Ryan McMaken
Lew Rockwell Blog
November 1, 2013

While it’s been a perennial issue, this year the “sombreros are racist” meme seems to have hit a fever pitch. This is just one of many articles noting some ridiculous rule against wearing Mexican-themed costumes for Halloween because they are allegedly “racist.” First of all, the term “Mexican” doesn’t denote any particular race any more than does the term “Canadian” or “American,” so even if one hates Mexicans and Mexican culture, that doesn’t make one a racist, it simply makes one a bigot.

Image: Wikimedia Commons.

Secondly, Mexican-Americans aren’t ashamed of Mexican culture, or things associated with it, so there is nothing offensive about tacos or sombreros or tequila. The fact that some people seem to think that sombreros are somehow offensive reminds me of an experience my mother has had more than once.

As a dark-skinned person, my mother is often asked by Anglos “what are you?” By that, people mean, “what is your ethnic background.” Surveys have shown that few Hispanics in America use the generic term “Hispanic,” but instead self-identify based on their family’s most recent country of origin. So, a person descended from Colombians would answer “I am Colombian.” The person who answers in such a way does not mean that he or she is a Colombian national, or that he or she wishes to move to Colombia. “Colombian” is simply shorthand for “I am descended from people who come here from Colombia.”

So, holding to this convention, my mother answers the question about her ethnicity with “I am Mexican.” But sometimes the response she gets from Anglos is this: “Mexican? Is it alright to use that term? I always thought of ‘Mexican’ as a type of racial slur.”

So, for some people, including “sensitive” Anglos with White Guilt, Mexicans are so evidently inferior that even calling someone “Mexican” is an insult. This may come as a shock to the staff at the Diversity Office of Jockocracy State U, but Mexicans aren’t offended by being called “Mexican.” It’s unfortunate that you, o sensitive leftist, think it’s offensive, and I’m sorry you’re such a patronizing bigot.

So are gringos with no connection to Mexico allowed to eat tacos or wear wide-brimmed Mexican hats? According to the guardians of tolerance, you are not. I do know, however, that we wear those hats to amuse ourselves. In this photo, my abuelita has actually placed a sombrero on the head of my uncle. A Latino Studies professor would probably tell you that she’s trying to reclaim the symbol of her oppression or something like that. But no, she likely just finds the hat to be amusing:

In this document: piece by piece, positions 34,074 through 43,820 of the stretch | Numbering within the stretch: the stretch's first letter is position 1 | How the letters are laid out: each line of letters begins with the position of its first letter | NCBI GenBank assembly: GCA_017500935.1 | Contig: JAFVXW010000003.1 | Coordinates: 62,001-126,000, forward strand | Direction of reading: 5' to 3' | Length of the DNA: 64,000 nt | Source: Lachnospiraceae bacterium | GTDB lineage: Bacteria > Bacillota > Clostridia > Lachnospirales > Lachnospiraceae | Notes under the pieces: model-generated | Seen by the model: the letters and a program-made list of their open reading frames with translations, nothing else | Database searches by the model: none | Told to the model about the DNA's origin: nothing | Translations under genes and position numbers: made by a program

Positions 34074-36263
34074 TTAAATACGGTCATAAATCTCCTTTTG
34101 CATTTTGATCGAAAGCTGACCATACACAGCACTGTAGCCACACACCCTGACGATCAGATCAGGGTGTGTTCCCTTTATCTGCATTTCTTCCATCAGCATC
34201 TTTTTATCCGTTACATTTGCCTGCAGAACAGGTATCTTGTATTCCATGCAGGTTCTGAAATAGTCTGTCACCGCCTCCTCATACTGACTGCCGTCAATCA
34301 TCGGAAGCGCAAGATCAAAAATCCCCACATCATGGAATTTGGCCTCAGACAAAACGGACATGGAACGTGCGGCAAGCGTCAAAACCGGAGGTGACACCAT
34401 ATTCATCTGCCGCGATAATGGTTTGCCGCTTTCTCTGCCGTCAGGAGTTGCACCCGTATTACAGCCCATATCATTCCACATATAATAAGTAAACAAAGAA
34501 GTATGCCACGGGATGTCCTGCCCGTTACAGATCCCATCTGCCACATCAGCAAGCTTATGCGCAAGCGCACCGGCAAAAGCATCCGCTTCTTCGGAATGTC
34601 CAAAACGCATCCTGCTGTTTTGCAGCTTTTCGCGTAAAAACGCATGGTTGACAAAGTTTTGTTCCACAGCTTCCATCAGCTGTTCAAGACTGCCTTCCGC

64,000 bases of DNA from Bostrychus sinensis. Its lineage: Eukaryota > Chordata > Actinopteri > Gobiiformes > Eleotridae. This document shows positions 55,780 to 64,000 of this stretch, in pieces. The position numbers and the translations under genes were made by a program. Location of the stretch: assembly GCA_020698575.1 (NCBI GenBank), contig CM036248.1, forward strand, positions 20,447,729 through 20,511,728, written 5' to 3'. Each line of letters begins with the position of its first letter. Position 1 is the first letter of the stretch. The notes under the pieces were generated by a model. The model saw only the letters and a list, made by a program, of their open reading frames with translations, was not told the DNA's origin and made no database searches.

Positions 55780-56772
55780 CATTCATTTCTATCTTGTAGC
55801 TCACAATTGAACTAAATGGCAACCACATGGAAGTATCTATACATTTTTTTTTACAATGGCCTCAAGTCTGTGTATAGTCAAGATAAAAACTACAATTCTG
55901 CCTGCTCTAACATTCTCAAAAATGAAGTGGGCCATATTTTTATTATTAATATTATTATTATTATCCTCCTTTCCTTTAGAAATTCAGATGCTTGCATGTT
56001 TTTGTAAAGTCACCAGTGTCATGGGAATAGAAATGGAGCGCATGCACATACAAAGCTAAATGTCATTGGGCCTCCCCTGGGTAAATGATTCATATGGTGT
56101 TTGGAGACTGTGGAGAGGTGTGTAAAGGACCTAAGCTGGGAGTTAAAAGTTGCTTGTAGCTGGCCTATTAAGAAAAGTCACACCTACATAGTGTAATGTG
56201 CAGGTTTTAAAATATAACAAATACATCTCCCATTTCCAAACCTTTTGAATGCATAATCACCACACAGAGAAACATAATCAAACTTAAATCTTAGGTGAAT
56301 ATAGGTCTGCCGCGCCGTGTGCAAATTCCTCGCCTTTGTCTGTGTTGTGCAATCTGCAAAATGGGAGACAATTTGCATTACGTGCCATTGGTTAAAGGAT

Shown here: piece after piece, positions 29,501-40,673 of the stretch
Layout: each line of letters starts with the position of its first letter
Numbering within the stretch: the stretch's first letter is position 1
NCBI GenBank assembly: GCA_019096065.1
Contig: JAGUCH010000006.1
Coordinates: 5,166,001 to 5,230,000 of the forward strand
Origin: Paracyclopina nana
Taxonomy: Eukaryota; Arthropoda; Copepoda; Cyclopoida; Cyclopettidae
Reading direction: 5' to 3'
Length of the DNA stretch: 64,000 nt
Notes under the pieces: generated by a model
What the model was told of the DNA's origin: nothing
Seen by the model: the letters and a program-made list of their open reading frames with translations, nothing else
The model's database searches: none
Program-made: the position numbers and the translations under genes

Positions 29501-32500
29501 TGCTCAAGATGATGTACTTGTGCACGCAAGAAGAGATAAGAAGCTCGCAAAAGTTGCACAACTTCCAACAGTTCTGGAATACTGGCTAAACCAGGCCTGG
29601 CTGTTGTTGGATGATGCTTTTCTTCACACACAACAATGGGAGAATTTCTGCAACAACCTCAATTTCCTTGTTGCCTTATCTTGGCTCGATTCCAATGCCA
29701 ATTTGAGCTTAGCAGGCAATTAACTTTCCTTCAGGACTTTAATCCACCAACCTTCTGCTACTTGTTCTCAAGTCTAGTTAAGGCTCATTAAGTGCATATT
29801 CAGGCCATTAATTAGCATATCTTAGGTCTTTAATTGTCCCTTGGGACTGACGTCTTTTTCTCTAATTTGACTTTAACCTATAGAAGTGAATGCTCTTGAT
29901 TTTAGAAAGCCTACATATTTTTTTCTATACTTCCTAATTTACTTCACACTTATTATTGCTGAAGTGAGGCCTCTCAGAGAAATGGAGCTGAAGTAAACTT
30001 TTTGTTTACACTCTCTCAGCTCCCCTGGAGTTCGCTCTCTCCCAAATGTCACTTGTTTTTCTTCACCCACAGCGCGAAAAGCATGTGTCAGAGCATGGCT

But of course, racist Mexican garb isn’t limited to hats. Garments used by only women are both racist and sexist. Thus, in this picture, my great-grandmother Julia Calderon is being instrumental in her own oppression by wearing a dark rebozo:


Only Mexican-Americans who have been brainwashed by University diversity classes would look at these photos and find them to communicate a state of servility and oppression. These are simply photos of people living their lives, and are no different than photos of Germans wearing lederhosen or Americans wearing ten-gallon hats.

Indeed, Mexicans associate sombreros with a variety of culturally enriching activities such as charreadas. And the fact that Emiliano Zapata was known to sport a huge sombrero well illustrates that wearing a sombrero has nothing to do with sitting around and letting other people oppress you.

But the question nevertheless remains as to whether or not non-Mexicans are allowed to wear sombreros. Well, as exhibit A, I point to the time Mexicans put a sombrero on the head of Pope Benedict XVI. Now, as every good leftist knows, Pope Benedict is a horrible Nazi or something, so if the Mexicans are willing to put a sombrero on the head of Papa Ratzinger, this can only mean that either:

1. The Mexicans are so incredibly stupid that they mock themselves by enabling the racism of Evil German Popes.

2. Mexicans like the sombrero as a symbol of their culture, and they don’t care if gringos wear them.

I’m inclined to think that number two is the correct one, but I’m sure that some “enlightened” university staff will choose number one.

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